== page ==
Russian Stocks Cheap - Unable to Shrug off Yukos Effect - What Now for Russia's Equity Culture?

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The latest edition of the Ansdell Report on Russia Investor Sentiment is now available. Key findings include: 74% of investors are positive long-term on Russian equities but, perhaps unsurprisingly, the Yukos affair is keeping prices down.

The latest edition of The Ansdell Report, the sentiment survey of portfolio investors in Russia, suggests investors see Russian stocks as attractively cheap following the recent correction. Long-term confidence remains high with 74% holding a positive view.

But short-term concerns are clearly staying their hand as they wait to see if President Putins's government will ever provide greater reassurance over the sanctity or otherwise of property rights. Investors’ eyes remain firmly on the Yukos affair, and its impact on minority holders in the company. Satisfactory resolution of the Yukos issue was the most cited factor that would lead investors to increase their exposure to Russian equities.

"Our Report is published every four months and every period we've reported on has produced dramatic events that have influenced foreign investors' perceptions," remarked Bill Stokoe, Ansdell Partner responsible for financial communications. "This time it's the market correction and the deepening concerns over property rights. Somewhere along the line the latter, along with consistent application of the rule of law, both best evidenced by the Yukos affair, has returned to center stage."

Yukos had become somewhat semi-detached as an issue for investors, a localized spat, but now it's back there for foreign investors as the litmus test of the Russian authorities' true regard and recognition of the role played by portfolio investors in helping to drive up GDP. 74% of those surveyed believe the affair will have a negative impact on investment into Russia.

This time around, we have initiated coverage of Russia’s growing community of indigenous fund managers and investors. Their concerns broadly mirror those of the foreigners. What is apparent is that domestic investors are becoming a significant element, adding a useful level of additional liquidity to the Russian market. Nearly three-quarters of those surveyed see liquidity levels to be rising or stable.

There is a growing debate as to whether we will ever see a fully-fledged liquid equity market that fulfils the classic function of efficient allocation of capital. What are the prerequisites for an equity culture achieving full bloom in Russia?

Steven Dashevsky, Director of Research at Aton Capital Group, in a thoughtful contribution to the Report, cites a number of factors at work that have limited, for example, the flow of IPOs. These include – from an issuer's standpoint -- easy access to cheap debt, the regulatory burden and cost of listing, and reluctance to cede control -- and from the investors' standpoint -- the lack of choice beyond natural resource companies, general market liquidity, and abuses of property rights.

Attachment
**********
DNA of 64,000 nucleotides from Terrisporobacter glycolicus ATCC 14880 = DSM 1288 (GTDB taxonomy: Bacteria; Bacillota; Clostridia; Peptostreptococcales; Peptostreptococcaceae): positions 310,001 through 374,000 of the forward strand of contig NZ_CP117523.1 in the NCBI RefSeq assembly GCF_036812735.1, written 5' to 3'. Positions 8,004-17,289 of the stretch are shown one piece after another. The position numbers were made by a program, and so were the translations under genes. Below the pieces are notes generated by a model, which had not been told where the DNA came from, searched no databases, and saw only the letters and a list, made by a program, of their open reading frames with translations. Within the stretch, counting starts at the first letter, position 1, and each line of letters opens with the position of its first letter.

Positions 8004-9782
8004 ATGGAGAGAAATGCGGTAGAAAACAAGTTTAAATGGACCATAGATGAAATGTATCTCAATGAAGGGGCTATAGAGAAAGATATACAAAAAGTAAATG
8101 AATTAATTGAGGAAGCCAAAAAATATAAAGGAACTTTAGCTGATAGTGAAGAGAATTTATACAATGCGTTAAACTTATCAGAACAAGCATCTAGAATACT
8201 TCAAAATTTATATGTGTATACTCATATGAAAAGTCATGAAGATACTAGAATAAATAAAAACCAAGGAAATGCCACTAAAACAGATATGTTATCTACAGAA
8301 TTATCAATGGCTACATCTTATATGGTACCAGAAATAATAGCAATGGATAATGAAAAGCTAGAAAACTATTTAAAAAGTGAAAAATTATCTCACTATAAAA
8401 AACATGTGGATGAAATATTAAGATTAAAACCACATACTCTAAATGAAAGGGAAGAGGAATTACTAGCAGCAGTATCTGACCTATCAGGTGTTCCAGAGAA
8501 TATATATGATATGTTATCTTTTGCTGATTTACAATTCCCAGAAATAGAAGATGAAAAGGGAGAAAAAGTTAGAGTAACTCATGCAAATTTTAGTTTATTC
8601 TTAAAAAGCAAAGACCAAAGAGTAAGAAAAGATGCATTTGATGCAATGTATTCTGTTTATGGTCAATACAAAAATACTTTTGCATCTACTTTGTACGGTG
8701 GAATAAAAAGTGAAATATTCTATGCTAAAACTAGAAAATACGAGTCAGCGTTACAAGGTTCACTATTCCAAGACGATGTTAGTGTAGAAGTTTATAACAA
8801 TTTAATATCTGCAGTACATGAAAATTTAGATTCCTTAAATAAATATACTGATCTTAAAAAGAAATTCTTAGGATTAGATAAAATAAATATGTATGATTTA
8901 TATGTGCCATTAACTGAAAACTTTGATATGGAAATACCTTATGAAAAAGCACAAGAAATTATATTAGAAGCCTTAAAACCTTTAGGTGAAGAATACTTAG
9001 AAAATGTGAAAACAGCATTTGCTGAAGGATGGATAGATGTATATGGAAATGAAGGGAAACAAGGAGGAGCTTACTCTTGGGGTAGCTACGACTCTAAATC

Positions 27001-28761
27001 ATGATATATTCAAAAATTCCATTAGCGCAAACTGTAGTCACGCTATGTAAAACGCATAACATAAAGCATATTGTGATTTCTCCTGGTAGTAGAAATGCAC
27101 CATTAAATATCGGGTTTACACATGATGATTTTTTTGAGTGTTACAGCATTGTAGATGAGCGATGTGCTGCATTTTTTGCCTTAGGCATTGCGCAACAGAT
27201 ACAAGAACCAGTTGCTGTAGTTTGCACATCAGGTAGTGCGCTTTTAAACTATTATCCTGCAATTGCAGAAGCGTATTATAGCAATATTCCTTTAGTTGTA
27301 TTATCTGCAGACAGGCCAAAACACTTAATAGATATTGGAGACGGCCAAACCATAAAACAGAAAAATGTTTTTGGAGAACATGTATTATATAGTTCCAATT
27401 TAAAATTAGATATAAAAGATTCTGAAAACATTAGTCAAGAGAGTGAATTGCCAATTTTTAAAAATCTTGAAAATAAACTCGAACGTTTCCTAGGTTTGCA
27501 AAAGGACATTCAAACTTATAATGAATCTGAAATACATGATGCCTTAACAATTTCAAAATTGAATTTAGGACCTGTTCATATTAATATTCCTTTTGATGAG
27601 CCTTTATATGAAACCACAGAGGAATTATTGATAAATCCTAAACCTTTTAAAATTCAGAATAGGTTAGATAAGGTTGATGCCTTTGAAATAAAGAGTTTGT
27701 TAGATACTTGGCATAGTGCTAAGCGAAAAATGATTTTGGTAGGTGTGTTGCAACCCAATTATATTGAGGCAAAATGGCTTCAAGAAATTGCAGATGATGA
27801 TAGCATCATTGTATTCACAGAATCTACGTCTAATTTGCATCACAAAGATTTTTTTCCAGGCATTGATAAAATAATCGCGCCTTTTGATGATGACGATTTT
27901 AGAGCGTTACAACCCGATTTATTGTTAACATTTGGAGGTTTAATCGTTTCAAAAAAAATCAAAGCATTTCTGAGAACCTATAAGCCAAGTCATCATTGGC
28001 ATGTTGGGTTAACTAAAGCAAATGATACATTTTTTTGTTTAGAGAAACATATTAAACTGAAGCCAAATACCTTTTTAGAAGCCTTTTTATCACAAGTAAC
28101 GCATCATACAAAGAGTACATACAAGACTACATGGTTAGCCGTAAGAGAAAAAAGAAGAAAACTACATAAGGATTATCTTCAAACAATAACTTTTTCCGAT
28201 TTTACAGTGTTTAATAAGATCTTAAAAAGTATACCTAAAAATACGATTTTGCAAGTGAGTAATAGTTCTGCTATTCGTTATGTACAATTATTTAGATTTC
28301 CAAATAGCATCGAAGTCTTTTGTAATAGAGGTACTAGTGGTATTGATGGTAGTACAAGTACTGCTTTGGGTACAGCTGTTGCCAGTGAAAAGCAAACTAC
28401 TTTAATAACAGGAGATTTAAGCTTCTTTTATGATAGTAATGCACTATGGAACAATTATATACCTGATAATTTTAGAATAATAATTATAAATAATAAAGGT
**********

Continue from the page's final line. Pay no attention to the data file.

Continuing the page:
He says: "New issuers need to grow their businesses, streamline their corporate structures and operations, and develop a track record of solid operating and financial performance to prepare themselves (both externally and internally) for real entrance to the public markets."

The calls for greater transparency and better corporate governance remain a thread in each of our Reports to date. Investors want more Russian companies to get out more, for example, via 1:1s and roadshows, and for top management to be more accessible.

At the government level, investors want Putin to continue with his reform agenda, and to encourage diversification in the economy beyond the oil and gas sector.

About The Ansdell Report:

The Report is an independent perception survey of foreign (non-Russian) fund managers investing in Russia. It is commissioned by Ansdell Associates and repeated every 4 months.

The survey is based on interviews with 27 fund managers, responsible for investment into Russian equities totaling US$6.92 billion, representing 15.5 % of the total capitalization of the FTSE Russian Index.

The survey is carried out for Ansdell by RD:IR, the London-based investor research agency.

About Ansdell:

Ansdell Associates, established since 1996, is the leading financial communications agency offering specialist IR and PR strategy and counsel to Russia-focused and internationally-focused Russian businesses from its offices in Moscow and London.

Visit the Ansdell site at

For further information:

Bill Stokoe, London, +44 (0) 20 7431 7517, or

Alla Solovieva, Moscow +7 095 241 6199 or

For a copy of the research, available in English or Russian, please email:, stating preferred language

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Bill Stokoe
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